When thou hast gained thy throne, yearn not weakly for the love of thy subjects lest they perceive thy weakness and one day overthrow thee; as by blood thou gainest thy crown, through blood only shall thou retain it.


There is little other than these quotes and brief history that describe the Empress. Was she a victim of circumstance eleven times? You decide.

Tuesday, November 6, 2012

"Perhaps you'll kill me. Perhaps I'll kill you...

Perhaps sooner. Perhaps later."
~Batman: The Killing Joke - written by Alan Moore/ illustrations/art by Brian Bolland

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I happen to love comic books. I grew up on them, which means my parents wouldn't buy them for me (not the ones I wanted) and so when I did get the ones I pined for... I hoarded them and read them, then re-read them over and over again. My favorites? X-Men (by far), Spiderman, Fantastic Four, Silver Surfer. and Sheena of the Jungle (yeah, laugh). There were others, but these were on my top list. Most hated? The Archies. My parents didn't mind me having the Archies comics. Ugh.

I bought the deluxe edition of "The Killing Joke," because that was all I could find at the time. It's a very nice edition and I love the artwork and coloring. The story line wasn't all that interesting for me, and I happen to love Alan Moore's works like "Watchmen" and "V for Vendetta." I think the story could have been filled with more conflict. More controversial. Instead, there are a couple of past references where the reader can "feel" for the Joker, and understand the position of Batman, but it's a numb story overall.

Regardless, I'm a graphic novel, comics lover, and the story wasn't bad. The artwork was phenomenal, and I'd love to see these two do something mind-blowing in the future. A fun read, though not intense. I enjoyed it.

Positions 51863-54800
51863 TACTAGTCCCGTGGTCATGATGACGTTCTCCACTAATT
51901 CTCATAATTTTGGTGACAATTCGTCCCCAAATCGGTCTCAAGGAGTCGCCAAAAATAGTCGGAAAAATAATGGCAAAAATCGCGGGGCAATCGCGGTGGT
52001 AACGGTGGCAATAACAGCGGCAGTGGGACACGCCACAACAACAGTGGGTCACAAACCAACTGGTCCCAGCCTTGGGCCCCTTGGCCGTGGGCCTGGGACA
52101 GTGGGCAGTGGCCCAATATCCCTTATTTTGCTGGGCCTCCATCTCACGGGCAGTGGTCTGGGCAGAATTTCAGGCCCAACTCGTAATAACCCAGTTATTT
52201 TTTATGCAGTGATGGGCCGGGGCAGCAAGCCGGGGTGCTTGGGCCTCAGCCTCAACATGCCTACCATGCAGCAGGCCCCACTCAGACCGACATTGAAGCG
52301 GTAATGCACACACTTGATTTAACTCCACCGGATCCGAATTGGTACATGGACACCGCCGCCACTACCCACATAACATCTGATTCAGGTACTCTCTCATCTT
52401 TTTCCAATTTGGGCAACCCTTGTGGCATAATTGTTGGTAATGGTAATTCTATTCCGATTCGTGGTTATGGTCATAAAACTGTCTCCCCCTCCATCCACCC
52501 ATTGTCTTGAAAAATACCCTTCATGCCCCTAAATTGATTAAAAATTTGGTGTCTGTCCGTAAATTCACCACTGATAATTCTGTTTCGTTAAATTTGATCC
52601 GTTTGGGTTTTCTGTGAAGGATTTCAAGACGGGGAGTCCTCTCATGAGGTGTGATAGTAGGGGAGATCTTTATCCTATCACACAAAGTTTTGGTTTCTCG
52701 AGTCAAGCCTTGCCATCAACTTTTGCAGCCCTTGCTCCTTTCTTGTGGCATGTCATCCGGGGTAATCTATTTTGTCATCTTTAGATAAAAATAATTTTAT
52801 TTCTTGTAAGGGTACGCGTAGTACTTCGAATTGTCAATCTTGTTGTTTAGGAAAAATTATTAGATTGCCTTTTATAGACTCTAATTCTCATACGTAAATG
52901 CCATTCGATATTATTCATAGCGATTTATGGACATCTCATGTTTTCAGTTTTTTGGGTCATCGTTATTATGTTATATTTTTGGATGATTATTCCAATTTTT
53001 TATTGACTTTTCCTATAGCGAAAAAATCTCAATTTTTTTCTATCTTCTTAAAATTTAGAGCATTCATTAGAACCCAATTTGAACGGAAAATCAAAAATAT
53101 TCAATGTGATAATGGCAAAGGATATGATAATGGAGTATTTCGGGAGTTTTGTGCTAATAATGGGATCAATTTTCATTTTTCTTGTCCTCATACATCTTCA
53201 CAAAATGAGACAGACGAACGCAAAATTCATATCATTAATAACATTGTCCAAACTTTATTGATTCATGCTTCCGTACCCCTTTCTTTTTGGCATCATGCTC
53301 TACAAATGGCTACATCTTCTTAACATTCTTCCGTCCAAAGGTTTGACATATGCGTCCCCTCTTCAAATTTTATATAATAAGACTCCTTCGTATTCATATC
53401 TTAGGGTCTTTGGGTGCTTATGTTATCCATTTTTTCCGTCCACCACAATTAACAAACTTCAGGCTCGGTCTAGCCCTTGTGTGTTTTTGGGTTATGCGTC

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Saturday, November 3, 2012

"You're not gonna believe this,” he said to Rule.

“We got a shooting out on I-89. Lady in a station wagon. Is this piece-of-shit day never gonna end?”
~Joyride - by Jack Ketchum (2010)

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I put off reviewing this novel for a couple of reasons. One: I'm often one of the first to submit a review before reading other writers' critiques in my SHU program. I decided to do things differently this time. Second: I'm afraid I'm a real freak. I love Jack Ketchum's writing. Not just his writing, but his stories. What does that say about me? I've read how others feel that his novels are a bummer. A trip down the filthy alleyways of a twisted humanity that only exists in the worst of nightmarish dreams. And maybe it's true, but it doesn't bother me. If anything, I'm appreciative. His prose is real, and he dives into storytelling in a way that is different from others.